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The sun and the moon as the most important celestial bodies

The sun and the moon were also the most important heavenly bodies for the Forest Sámi. In western Sámi cultures, the sun appears in witch drums either in the form of a circle (in the northern parts) or a quadrilateral (in the southern parts) and the associated deity was called Beaivi (‘sun’, ‘day’) or Beaivvi nieida (‘sun maiden’). According to old texts, sacrifices were made to the sun maiden to ensure the success of reindeer husbandry and in case of illness, especially when it was a case of weak-mindedness.

Many rites related to the sun have been recorded, but the myth and narrative tradition itself has remained scarce. Sun worship has been more common in Sweden and Norway than in Finland and the Kola Peninsula.

According to the Sámi calendar, the solar year lasted twelve months and the lunar year lasted thirteen months. This thirteenth month fell on December, juovlamánnu, close to the turn of the year and that time was a critical time to be regulated by taboos. Any kind of noise and rioting was forbidden after the moon rose in the sky. The terrifying moon deity was called Mánnu (‘moon’, ‘month’) or Mánnu-stállu (‘moon stallo’) and it can be connected to the Sámi stallo tradition. The stallo giant was at its most active in December. Another critical phase of the moon was February, guovvamánnu, when the polar night began to recede, and the moon once again had to compete for space in the sky with the sun. Unlike in December, February’s moon was honoured by making noise and calling it forth.

In the Sámi worldview, the sky curves over the world like an upside-down cauldron. Its centre is the North Star, which is located at the top of the world tree or pillar that supports the sky. Translated from Sámi, the North Star appears, depending on the region, as “statue of the world”, “statue of the sky”, “pole star” and “northern nail”. In the Finnish language, the North Star also sometimes appears as “nail star”. One of the oldest Sámi beliefs is the end of the world when the roof of the sky falls, when the pillar supporting it collapses.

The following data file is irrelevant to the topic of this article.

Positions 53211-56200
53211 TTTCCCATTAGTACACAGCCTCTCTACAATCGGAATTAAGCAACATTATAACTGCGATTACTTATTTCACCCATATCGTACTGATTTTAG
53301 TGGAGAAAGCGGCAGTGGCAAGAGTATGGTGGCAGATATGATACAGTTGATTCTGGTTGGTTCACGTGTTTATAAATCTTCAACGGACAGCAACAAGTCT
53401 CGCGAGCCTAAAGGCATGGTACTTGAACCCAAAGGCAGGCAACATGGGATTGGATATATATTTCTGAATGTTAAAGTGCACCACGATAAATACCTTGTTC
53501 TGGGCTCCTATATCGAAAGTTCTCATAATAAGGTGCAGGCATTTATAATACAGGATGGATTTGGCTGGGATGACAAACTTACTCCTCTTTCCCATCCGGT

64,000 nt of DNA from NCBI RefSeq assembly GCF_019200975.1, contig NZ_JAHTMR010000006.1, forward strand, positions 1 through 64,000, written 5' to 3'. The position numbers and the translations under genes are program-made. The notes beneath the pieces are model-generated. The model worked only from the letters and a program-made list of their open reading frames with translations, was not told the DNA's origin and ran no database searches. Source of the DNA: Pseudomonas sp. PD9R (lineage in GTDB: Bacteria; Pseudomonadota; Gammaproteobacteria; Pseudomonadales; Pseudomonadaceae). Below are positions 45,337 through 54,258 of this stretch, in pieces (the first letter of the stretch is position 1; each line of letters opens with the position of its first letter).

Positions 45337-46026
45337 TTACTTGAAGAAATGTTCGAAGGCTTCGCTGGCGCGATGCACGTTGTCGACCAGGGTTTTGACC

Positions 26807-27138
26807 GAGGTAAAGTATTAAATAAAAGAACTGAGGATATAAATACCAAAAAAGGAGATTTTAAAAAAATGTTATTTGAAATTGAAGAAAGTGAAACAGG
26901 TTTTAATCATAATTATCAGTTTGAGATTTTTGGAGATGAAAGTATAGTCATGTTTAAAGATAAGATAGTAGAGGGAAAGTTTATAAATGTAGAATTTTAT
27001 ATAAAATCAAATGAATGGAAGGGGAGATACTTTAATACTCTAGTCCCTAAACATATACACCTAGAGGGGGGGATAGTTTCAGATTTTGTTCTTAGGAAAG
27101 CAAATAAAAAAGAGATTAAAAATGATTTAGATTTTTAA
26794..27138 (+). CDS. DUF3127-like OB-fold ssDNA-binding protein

Venus is Guovssonásti in Sámi (guovssu ‘dawn’, ‘evening twilight’, násti ‘star’). When the evening star had sunk beyond the horizon, the rule of forest goblins and other evil creatures began, which only ended when Venus rose to the sky.

In the Sámi mental landscape, the stars have been like holes in the sky, behind which is the other side, another reality. In eastern Sámi languages, the other side was also called duot ilbmi (‘that air’, cf. White Sea Karelian “tuonilmainen”).

The aurora borealis, or “white light of the sky” (guovvahasat), has been regarded with fearful respect, even though they were not regarded as deities or people sacrificed to them. However, the northern lights were believed to behave like a living thing, and the higher and more vividly they burned, the better weather they predicted. Sometimes the northern lights were stirred up, for example, by whistling or yoik to make them burn better. This was risky, as an enraged northern light could swoop down and kill the one taunting it.

The weather could be predicted by observing the phenomena of the starry sky and the weather conditions, especially on special days. The weather was a dominant and central factor in the way of life of the Sámi people, and it was sought to be clarified by observing the Milky Way, the brightness of the stars, the phases of the moon, the movements of the sun, the direction of the winds and clouds, thunder, and the aurora borealis and other light phenomena in the sky such as the rainbow and the rings of the moon. Flying stars were generally associated with bad weather, snowstorms. In reindeer husbandry, the weather forecasting tradition has been connected to certain holidays of the economic year, when temperatures and rains were predicted. The narrative tradition of weather forecasting consists of short sayings and beliefs, in which the belief traditions of neighbouring cultures can also be seen.